First, the dried corn is removed from the cob.

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Removing the corn from the cob.

The corn is then sifted to remove stones and dirt, then poured high so that the wind takes any chaff left over. Next corn is then boiled until soft with lime and the husks removed.

This is called nixtamalization.

The softened and peeled corn is then milled. Many tortillerias offer this service as hand grinding with a metate takes much longer. The resulting doughy mix is called masa.

Add melted manteca (lard) or vegetable oil to the masa and mix it until the dough is pasty.

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Corn husks can be bought already dried and flattened.

In addition to the masa (dough), the wrappings need to be prepared. If you are using dried corn husks, soak them in hot water until they are pliable. This could take up to 30 minutes. Drain and then pat dry.

Prepare your filling. For El Dia de Candalaria, we made pork tamales with chile.

In order to form the tamal, take a softened corn husk and spread the masa into a flat rectangle shape. Add the filling in the middle. Roll the husk and fold up it up at the end. Set the tamal upright in a steamer pot with 1 to 2 inches of water in the bottom. Cover and steam on medium-low heat until the dough pulls away from the corn husk. Enjoy!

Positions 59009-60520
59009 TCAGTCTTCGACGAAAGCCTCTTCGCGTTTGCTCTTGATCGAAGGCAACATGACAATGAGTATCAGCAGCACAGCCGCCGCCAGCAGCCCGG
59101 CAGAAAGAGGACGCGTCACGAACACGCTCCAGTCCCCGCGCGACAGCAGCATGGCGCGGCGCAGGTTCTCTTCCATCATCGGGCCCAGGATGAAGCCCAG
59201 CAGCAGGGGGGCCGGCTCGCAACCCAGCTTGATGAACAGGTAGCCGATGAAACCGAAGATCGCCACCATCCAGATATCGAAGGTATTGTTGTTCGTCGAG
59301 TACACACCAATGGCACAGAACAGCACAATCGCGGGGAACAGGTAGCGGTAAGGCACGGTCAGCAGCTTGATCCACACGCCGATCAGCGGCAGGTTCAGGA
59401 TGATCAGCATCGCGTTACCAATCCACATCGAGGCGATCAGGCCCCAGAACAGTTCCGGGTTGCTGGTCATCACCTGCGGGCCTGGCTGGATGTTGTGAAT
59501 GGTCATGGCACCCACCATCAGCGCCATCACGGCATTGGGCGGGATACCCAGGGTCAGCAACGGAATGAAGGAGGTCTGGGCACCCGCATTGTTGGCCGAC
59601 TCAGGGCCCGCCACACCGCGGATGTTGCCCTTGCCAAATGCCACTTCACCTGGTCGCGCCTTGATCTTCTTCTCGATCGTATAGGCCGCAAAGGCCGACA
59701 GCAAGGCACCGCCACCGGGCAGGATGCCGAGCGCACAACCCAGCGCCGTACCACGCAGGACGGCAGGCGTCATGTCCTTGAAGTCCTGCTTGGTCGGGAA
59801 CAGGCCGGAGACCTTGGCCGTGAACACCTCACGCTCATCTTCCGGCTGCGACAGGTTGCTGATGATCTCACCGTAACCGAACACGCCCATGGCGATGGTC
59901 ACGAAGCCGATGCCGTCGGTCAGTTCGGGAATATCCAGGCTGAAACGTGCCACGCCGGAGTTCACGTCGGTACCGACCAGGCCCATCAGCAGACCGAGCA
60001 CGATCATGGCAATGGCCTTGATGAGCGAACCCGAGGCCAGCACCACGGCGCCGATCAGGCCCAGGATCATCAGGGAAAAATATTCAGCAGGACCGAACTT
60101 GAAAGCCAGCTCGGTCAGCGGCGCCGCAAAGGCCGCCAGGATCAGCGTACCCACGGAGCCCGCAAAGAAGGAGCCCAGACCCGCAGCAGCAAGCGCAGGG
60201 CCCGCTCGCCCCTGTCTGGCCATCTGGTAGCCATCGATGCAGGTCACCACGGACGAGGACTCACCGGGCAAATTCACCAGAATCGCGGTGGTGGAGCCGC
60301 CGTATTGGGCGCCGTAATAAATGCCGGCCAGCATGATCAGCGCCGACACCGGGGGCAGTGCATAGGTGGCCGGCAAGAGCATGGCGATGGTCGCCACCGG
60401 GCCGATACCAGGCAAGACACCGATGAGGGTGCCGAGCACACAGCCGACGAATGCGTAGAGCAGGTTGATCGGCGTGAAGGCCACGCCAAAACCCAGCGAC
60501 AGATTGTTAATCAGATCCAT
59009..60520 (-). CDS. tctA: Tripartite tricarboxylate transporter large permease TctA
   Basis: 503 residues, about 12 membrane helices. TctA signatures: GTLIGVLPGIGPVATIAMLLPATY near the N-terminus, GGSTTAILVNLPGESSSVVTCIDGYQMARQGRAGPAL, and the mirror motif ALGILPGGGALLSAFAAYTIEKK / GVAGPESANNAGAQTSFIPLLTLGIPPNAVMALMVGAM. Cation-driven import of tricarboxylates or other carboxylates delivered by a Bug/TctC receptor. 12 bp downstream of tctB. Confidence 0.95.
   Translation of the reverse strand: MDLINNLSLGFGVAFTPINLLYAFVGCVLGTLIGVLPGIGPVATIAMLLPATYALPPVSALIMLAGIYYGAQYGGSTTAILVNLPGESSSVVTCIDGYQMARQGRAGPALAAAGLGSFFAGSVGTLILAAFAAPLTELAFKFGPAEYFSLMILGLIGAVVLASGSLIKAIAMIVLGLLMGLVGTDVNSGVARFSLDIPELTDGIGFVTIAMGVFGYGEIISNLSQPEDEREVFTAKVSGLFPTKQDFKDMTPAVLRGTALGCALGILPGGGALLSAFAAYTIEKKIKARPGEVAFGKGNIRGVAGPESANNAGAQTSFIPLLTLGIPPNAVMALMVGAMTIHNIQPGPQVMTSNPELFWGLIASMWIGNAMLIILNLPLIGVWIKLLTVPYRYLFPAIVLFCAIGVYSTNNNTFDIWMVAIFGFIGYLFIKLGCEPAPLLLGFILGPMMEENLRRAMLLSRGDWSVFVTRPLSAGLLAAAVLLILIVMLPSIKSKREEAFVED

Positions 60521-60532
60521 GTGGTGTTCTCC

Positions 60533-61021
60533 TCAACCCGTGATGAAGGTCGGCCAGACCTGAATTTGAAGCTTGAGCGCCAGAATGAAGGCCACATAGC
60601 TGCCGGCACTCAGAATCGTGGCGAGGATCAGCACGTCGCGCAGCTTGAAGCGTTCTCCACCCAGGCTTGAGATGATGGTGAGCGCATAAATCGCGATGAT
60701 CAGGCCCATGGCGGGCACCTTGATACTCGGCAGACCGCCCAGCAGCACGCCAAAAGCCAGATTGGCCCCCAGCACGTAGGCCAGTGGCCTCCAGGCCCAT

Only one person should meter mano (put his/her hand in) to load the tamales into the pot, otherwise, the tamales will spoil, or so is the common belief.

The zacahuil tamal, a specialty still made by the Huastecan people, is 3 feet long, weighs about 150 pounds and uses most of the leaves of a banana tree to wrap. It is baked in an oven or in the ground rather than steamed.

As with any other integral part of life, there are several expressions using tamal/tamales found in Mexican Spanish.

The idea of infidelity comes into play again with the expression “Hacer de chivo los tamales” which literally means making tamales out of goat but means you are about to be betrayed by or betray your romantic partner.

Another is “El que obra mal, se le pudre el tamal“, literally, he that works poorly, causes the tamal to go bad. In other words, what comes around, goes around.

Or how about this one–“Para todo mal, un tamal. Para todo bien, tambien.” For everything bad, console yourself with a tamal. For everything good, celebrate with a tamal. With the variety of tamales available, there’s a flavor for every occasion. I’ve also heard this expression with mezcal replacing tamal. That will work too!

And one more–“El que nace pa’ tamal, del cielo le caen las hojas” He that was born to make tamales, the leaves fall from the sky. Once you’ve found your destiny, everything falls into place.

Bet you didn’t know the tamal was so profound, did you?

The Write Tribe Festival of Words #5

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Let’s talk about food in La Yacata

Our whole purpose in living in off-grid rural Mexico is to become self-reliant. After 9 years of slow progress, we still aren’t there yet. But we are closer than we were.